Second Reading – Social Services Legislation Amendment (Cashless Debit Card Trial Expansion) Bill 2018

Wednesday, 20 June 2018

Mr PITT (HinklerAssistant Minister to the Deputy Prime Minister) (11:21): I thank the member for Barton for her contribution. I’d like to place on the public record an open invitation to the member for Barton to come to my electorate. Don’t go to a meeting with the local union hacks. Come to a meeting with the people who are providing frontline services in my community. This is a trial extension, not a nationwide rollout. This is a proposal for one electorate and, can I say, one which is not an Aboriginal community. This is an area where the numbers are nowhere near the levels in the other three trial sites. This trial will be in a typical community on the east coast of Australia. It is strongly supported.

I’d like to make these points. Firstly: the recommendation of the Senate inquiry was that the trial for the Hinkler electorate be commenced—that this legislation be passed. I’ve got to say, Member for Barton, I will assume that you’ve been misinformed, because the Senate inquiry very clearly stated that it supported the rollout in the bill. Secondly, in terms of the mayors of Fraser Coast and Bundaberg: the former mayor of the Fraser Coast Regional Council supported it publicly, and I have a two-page letter of support from the Bundaberg mayor. I would also say to the member and to those listening, particularly in the Senate on the cross bench: Brian Courtice is a former federal Labor member for Hinkler, and he is someone who has advocated for this card very strongly and very publicly. He is absolutely committed to his community still, and I commend him for it. There are any number of councillors who have provided us with letters of support and have told me and the Department of Social Services that this is something that we should trial.

In regard to the cost, Minister Tehan stated in May that the cost will be less than $2,000 per person once these numbers in the Hinkler electorate trial are included. That is publicly available and publicly stated. So, once again, I would say to those on the crossbench and to my community: I’m sorry this has taken so long. This has been over a year’s worth of debate locally. I accept that there are people who will be ideologically opposed, but, in terms of consultation, how much more can we do? The Department of Social Services had done over a hundred sets of consultation before this was debated last time. I’ll have to check exactly how many they’ve done since then, but they’ve done extensive rounds of consultations, and not just with consumers, merchants and frontline service providers; they have been there for months and months and months, initially to get an idea of whether there was support. I sent out 32,000 letters. We had an over-10-per-cent response rate. It was very strongly supported. I know there are people in this place and outside who won’t believe me. They’ll think I have a vested interest. Well, that’s not the case, and I would say to them: I’m disappointed that this is necessary, but the community strongly supports it.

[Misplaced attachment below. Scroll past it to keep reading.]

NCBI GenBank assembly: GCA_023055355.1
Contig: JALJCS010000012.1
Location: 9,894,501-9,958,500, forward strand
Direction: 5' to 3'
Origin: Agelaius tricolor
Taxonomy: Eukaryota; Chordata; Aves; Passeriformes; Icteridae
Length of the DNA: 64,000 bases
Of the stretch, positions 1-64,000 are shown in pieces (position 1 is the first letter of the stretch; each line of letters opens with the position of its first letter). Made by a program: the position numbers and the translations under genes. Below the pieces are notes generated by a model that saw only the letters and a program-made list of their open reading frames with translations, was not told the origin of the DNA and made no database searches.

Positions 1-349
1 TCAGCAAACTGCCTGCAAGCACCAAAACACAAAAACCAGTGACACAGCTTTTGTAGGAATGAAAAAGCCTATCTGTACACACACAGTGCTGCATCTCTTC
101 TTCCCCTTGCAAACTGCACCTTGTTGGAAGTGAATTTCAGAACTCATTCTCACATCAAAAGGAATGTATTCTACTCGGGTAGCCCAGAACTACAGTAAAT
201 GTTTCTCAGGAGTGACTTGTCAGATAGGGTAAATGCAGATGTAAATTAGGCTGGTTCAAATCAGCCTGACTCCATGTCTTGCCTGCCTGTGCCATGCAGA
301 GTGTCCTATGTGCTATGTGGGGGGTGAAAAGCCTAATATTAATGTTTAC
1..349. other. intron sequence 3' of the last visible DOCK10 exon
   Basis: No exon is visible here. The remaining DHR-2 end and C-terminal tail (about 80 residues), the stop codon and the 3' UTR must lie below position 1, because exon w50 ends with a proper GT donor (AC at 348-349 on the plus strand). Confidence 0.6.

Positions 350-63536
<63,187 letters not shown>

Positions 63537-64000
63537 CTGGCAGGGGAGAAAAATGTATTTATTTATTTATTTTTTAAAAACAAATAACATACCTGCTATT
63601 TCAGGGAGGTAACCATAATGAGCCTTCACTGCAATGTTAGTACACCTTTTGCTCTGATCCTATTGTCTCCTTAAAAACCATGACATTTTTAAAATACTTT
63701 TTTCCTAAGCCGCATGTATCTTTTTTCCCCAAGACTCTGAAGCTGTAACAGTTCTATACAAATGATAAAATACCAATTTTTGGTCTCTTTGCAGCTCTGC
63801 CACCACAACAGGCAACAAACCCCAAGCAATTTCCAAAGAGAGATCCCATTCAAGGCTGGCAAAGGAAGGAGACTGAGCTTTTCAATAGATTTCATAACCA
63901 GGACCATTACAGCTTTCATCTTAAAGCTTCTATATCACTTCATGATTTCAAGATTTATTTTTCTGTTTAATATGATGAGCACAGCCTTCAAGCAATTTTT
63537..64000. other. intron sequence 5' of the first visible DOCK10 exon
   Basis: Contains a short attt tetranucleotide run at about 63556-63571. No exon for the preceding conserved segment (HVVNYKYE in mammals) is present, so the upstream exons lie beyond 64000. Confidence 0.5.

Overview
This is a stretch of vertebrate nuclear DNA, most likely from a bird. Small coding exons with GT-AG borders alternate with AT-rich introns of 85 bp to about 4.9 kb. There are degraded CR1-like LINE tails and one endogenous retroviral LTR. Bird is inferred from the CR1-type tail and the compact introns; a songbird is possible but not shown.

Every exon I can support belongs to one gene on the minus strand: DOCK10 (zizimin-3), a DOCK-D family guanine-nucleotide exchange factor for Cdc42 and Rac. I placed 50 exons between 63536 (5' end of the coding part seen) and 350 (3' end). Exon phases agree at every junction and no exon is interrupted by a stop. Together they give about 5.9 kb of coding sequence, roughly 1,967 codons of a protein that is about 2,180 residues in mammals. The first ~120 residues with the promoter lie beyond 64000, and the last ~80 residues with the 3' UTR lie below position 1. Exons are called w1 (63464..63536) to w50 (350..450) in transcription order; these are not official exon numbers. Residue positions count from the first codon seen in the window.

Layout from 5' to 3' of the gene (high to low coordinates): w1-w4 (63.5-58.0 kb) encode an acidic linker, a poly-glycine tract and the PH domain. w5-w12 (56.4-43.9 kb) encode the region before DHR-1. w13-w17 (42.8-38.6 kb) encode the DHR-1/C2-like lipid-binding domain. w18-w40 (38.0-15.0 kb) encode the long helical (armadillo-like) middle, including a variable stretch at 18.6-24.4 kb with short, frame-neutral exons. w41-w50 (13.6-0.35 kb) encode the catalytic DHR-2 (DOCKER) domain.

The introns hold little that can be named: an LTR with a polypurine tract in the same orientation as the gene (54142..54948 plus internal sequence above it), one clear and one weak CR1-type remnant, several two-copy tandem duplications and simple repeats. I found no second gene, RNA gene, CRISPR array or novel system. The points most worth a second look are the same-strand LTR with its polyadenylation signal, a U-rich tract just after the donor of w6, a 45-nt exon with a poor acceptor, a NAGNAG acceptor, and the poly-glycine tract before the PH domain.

The local newspaper engaged ReachTEL. I’m sure this is an organisation that those listening, particularly people in this place, have heard of. ReachTEL is a recognised polling organisation, and it identified that less than 27.8 per cent of the population is opposed. It doesn’t get a lot better than that—27.8 per cent. The majority support the cashless card. ‘Bring on the cashless card’ is the headline. How much more can we possibly do?